Vanillyl alcohol [51]. White solid. 1H-NMR (300 MHz, DMSO-d6) δ (ppm) = 6.86 (br d, J = 1.3 Hz, 1H), 6.73–6.65 (m, 2H), 4.42 (s, 2H), 3.75 ppm (s, 3H). 13C-NMR (300 MHz, DMSO-d6) δ (ppm) = 148.0, 146.5, 133.1, 119.6, 115.4, 111.5, 63.3, 56.0 ppm.
Nerol [52]. Colourless oil. 1H-NMR (300 MHz, CDCl3) δ (ppm) = 5.44 (t, J = 7 Hz, 2H), 5.05 (m, 1H), 4.09 (dd, J = 0.8, 7.1 Hz, 2H), 1.71 (s, 3H), 1.70 (s, 3H), 1.64 (s, 3H). 13C-NMR (300 MHz, CDCl3) δ (ppm) = 139.9, 132.4, 124.7, 123.8, 58.9, 31.9, 26.5, 25.6, 23.4, 17.6.
Geraniol [53]. Colourless oil. 1H-NMR (300 MHz, CDCl3) δ (ppm) = 5.45–5.50 (m, 1 H), 5.05–5.15 (m, 1 H), 4.07–4.20 (m, 2 H), 2.00–2.15 (m, 4 H), 1.61–1.69 (m, 9 H). 13C-NMR (300 MHz, CDCl3) δ (ppm) = 139.6, 131.5, 124.5, 123.8, 58.9, 39.5, 26.3, 25.7, 17.9, 16.3.

4. Conclusions

In summary, a robust and innovative catalytic system was successfully employed for the hydrogenation of biomass-derived carbonyl compounds. The small library of novel ligands synthesised by means of click chemistry was revealed to be versatile, easy to recover, and highly efficient in stabilising iridium nanoparticles. In fact, in-depth SEM, TEM, and DLS analyses confirmed that L5 was able to preserve nanoparticles via a surfactant-type assembly in aqueous media as large as 100–300 nm. It is noteworthy that the nanoparticles were found to be very active towards the hydrogenation of carbonyl compounds, with a focus on platform chemicals derived from biomass. Furthermore, the active species were stable enough to be recycled via an easy liquid/liquid extraction, thus maintaining catalytic activity for several runs. The new method developed herein provided alcohols with high yields and selectivity, representing a promising alternative for the valorisation of biomass-derived platform chemicals. Further studies are currently ongoing to gain deeper insights regarding the identification and characterisation of active species by more in-depth analysis.

Supplementary Materials

The following are available online at, Figure S1: TEM (left) and SEM (right) of [Ir(COD)Cl]2 with no surfactant ligand added, Figure S2: TEM (left) and SEM (right) of [Ir(COD)Cl]2/L5 1:0.25, Figure S3: TEM (left) and SEM (right) of [Ir(COD)Cl]2/L5 1:0.75, Figure S4: TEM (left) and SEM (right) of [Ir(COD)Cl]2/L5 1:1, Figure S5: TEM (left) and SEM (right) of [Ir(COD)Cl]2/L6 1:0.5, Table S1: Ligands and solvent screening for the hydrogenation of FUR to FA.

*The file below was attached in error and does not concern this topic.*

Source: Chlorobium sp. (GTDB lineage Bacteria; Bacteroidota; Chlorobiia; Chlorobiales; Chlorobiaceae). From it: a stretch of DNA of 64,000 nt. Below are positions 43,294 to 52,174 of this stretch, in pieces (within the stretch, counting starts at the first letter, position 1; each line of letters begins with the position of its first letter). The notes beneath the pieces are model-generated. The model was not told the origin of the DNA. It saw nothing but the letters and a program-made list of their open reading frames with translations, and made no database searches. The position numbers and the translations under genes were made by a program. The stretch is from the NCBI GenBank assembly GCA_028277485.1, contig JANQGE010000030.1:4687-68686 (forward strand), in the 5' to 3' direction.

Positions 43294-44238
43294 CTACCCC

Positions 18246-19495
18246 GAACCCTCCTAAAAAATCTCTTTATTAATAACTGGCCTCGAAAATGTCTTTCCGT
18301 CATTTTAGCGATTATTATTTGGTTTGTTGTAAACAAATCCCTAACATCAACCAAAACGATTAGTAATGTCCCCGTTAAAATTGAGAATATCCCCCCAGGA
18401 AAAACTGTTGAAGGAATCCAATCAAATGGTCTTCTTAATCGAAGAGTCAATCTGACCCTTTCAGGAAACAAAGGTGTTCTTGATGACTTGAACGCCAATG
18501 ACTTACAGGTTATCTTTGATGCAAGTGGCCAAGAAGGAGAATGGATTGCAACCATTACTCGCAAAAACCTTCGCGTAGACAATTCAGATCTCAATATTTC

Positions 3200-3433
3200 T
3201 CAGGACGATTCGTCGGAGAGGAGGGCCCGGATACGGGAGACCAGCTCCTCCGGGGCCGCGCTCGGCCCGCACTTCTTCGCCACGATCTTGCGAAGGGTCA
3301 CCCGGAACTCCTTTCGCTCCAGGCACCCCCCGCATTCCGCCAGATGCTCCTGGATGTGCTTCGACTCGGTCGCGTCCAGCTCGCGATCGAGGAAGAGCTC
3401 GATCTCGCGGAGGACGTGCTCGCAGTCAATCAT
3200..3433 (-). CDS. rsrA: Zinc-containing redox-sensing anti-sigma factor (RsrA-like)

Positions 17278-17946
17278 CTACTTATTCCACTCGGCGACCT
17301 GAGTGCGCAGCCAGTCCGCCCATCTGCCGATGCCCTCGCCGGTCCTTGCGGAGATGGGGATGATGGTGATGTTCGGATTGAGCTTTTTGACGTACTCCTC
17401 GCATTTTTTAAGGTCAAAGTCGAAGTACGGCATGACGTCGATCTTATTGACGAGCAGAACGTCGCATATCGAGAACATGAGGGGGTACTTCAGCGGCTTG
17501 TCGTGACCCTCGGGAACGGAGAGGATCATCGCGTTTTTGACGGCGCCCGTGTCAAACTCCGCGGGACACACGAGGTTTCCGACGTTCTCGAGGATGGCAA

Author Contributions

All authors: conceptualisation, methodology, writing—original draft; R.S., C.B., N.B., A.D.M. and V.B.: investigation, data curation; R.S., S.P. and V.B.: supervision, project administration; All authors have read and agreed to the published version of the manuscript.


This work was supported by the institutional funding of Ca’ Foscari University Venice (ADIR 2018 and 2019).

Data Availability Statement

The data presented in this study are available on request from the corresponding author.

Conflicts of Interest

The authors declare no conflict of interest.


  1. Cornils, B.; Herrmann, W.A.; Beller, M.; Paciello, R. (Eds.) Applied Homogeneous Catalysis with Organometallic Compounds; Wiley-VCH Verlag GmbH & Co. KGaA: Weinheim, Germany, 2017; ISBN 9788578110796. [Google Scholar]
  2. De Vries, J.G.; Elsevier, C.J. (Eds.) The Handbook of Homogeneous Hydrogenation; Wiley-VCH Verlag GmbH & Co. KGaA: Weinheim, Germany, 2006; ISBN 9783527311613. [Google Scholar]
  3. Li, A.Y.; Moores, A. Carbonyl Reduction and Biomass: A Case Study of Sustainable Catalysis. ACS Sustain. Chem. Eng. 2019, 7, 10182–10197. [Google Scholar] [CrossRef]
  4. Paganelli, S.; Alam, M.M.; Beghetto, V.; Scrivanti, A.; Amadio, E.; Bertoldini, M.; Matteoli, U. A pyridyl-triazole ligand for ruthenium and iridium catalyzed C=C and C=O hydrogenations in water/organic solvent biphasic systems. Appl. Catal. A Gen. 2015, 503, 20–25. [Google Scholar] [CrossRef]
  5. Anastas, P.; Eghbali, N. Green Chemistry: Principles and Practice. Chem. Soc. Rev. 2010, 39, 301–312. [Google Scholar] [CrossRef] [PubMed]
  6. Rinaldi, R. Catalytic Hydrogenation for Biomass Valorization; Rinaldi, R., Ed.; Royal Society of Chemistry: Cambridge, UK, 2015; ISBN 9781782620099. [Google Scholar]
  7. Sole, R.; Taddei, L.; Franceschi, C.; Beghetto, V. Efficient Chemo-Enzymatic Transformation of Animal Biomass Waste for Eco-Friendly Leather Production. Molecules 2019, 24, 2979. [Google Scholar] [CrossRef] [PubMed][Green Version]
  8. Cornils, B.; Herrmann, W.A.; Horvat, J.; Leitner, W.; Mecking, S.; Olivier-Bourbigou, H.; Vogt, D. (Eds.) Multiphase Homogenous Catalysis; Wiley-VCH Verlag GmbH & Co. KGaA: Weinheim, Germany, 2005; ISBN 9783527307210. [Google Scholar]
  9. Scrivanti, A.; Bortoluzzi, M.; Sole, R.; Beghetto, V. Synthesis and characterization of yttrium, europium, terbium and dysprosium complexes containing a novel type of triazolyl–oxazoline ligand. Chem. Pap. 2018, 72, 799–808. [Google Scholar] [CrossRef]
  10. Cornils, B.; Herrmann, W.A. Aqueous-Phase Organometallic Catalysis; Cornils, B., Herrmann, W.A., Eds.; Wiley-VCH Verlag: Weinheim, Germany, 2004; ISBN 3527307125. [Google Scholar]